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The Real Economy

Can a price cap on Russian oil work?

Aug 02, 2022
Economics The Real Economy

The United States is urging its trade partners to adopt a novel proposal that would put a cap on the price of Russian oil during a time of shortages in global production.

Treasury Secretary Janet Yellen’s proposal is a creative idea, but it carries risks and could result in another surge in oil prices. Middle market firms need to understand these risks as they plan for the second half of the year.

The proposal has three objectives:

  • Constrain Russia’s ability to finance its war in Ukraine
  • Prevent a further energy catastrophe in the European Union and the United Kingdom
  • Put downward pressure on global oil markets to help tame surging inflation

To achieve the objectives, the policy would create a purchasing cartel that would limit the price of Russian oil to, say, around $40 per barrel, while not completely cutting off the flow of oil out of Russia.

But that still leaves the question of enforcement—or how to prevent Russia and other nations from getting around the cap.

The answer lies in insurance. The United Kingdom and the European Union insure somewhere between 85% and 90% of Russian oil exports. Together with the United States, they would refuse to permit the insurance of any ship that transports Russian oil priced above the cap.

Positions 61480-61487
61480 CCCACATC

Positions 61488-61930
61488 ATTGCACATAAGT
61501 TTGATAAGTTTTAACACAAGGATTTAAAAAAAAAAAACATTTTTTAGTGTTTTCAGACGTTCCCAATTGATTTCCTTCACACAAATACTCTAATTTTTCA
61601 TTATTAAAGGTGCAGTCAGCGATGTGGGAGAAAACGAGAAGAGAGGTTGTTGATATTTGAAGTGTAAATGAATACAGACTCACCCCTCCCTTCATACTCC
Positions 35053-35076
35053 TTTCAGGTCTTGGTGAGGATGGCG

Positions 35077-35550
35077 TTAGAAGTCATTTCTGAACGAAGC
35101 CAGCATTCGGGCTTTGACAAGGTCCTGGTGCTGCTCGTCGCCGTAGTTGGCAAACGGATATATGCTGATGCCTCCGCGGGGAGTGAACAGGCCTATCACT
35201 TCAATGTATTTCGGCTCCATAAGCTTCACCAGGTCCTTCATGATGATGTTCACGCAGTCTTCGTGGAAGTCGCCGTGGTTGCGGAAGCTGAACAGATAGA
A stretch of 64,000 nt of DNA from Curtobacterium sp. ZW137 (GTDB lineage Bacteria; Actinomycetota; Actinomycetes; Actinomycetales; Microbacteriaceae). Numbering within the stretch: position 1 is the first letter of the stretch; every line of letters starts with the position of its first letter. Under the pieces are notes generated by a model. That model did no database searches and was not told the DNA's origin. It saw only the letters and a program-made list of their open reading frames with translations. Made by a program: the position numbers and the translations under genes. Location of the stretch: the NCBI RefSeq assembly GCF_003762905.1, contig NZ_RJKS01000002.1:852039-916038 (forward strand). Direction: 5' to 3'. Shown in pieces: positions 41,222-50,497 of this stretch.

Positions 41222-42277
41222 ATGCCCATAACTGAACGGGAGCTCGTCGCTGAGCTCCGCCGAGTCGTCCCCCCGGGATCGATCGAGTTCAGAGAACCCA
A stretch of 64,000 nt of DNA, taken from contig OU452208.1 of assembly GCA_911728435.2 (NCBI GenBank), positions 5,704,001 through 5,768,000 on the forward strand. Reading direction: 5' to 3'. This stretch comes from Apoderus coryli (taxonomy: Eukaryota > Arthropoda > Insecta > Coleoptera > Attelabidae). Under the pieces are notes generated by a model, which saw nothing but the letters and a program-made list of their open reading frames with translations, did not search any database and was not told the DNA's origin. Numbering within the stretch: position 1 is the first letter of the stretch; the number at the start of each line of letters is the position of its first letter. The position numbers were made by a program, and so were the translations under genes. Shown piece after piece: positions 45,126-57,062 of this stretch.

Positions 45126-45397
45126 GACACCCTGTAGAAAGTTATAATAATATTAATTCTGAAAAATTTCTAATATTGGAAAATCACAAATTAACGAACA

The U.S. government estimates that oceangoing transport ships move roughly 70% of Russia’s 5.6 million barrels a day of crude exports, with the rest sent through pipelines to Europe and China.

One approach to limiting Russian oil revenues would be to apply significant tariffs. But India or China would resist such tariffs because of the economic damage they would cause. That leaves the price cap, along with the insurance limitation, as the most viable way to limit Russian oil revenues.

Without insurance, it would become almost impossible for Russian oil to be transported. But the approach carries risks:

  • The likelihood of cheating. As with all sanctions—and this proposal is essentially a sanction, albeit a creative one—there will be loopholes and cheating, especially given Russia’s sizable share of oil exports. The price difference between our hypothetical $40 cap and the current market price of around $95 per barrel is simply too great.
  • The possibility that Russia acts first. Russia may choose to cut off any further oil exports to the world, which would surely send oil surging back toward recent highs near $130 per barrel.
  • Distortions to the market. The policy would create further distortions in the global oil market by making it nearly impossible for commercial enterprises to hedge volatility in the market.
  • The wild card of China and India. Russia and its largest current consumers—China and India—could simply choose to create an insurance market to cover the risk of transport of Russian oil. At this time, none of those countries appear to have the resources or global trust to create and sustain such a market, but it cannot be discounted.

Supply constraints

Analysis by the Federal Reserve Bank of New York found that increases in oil prices are currently more a function of anticipation of limited supplies than overwhelming demand. The analysis found that excess supply became a significant driver of oil prices in 2012 and generally dominated price dynamics after 2014.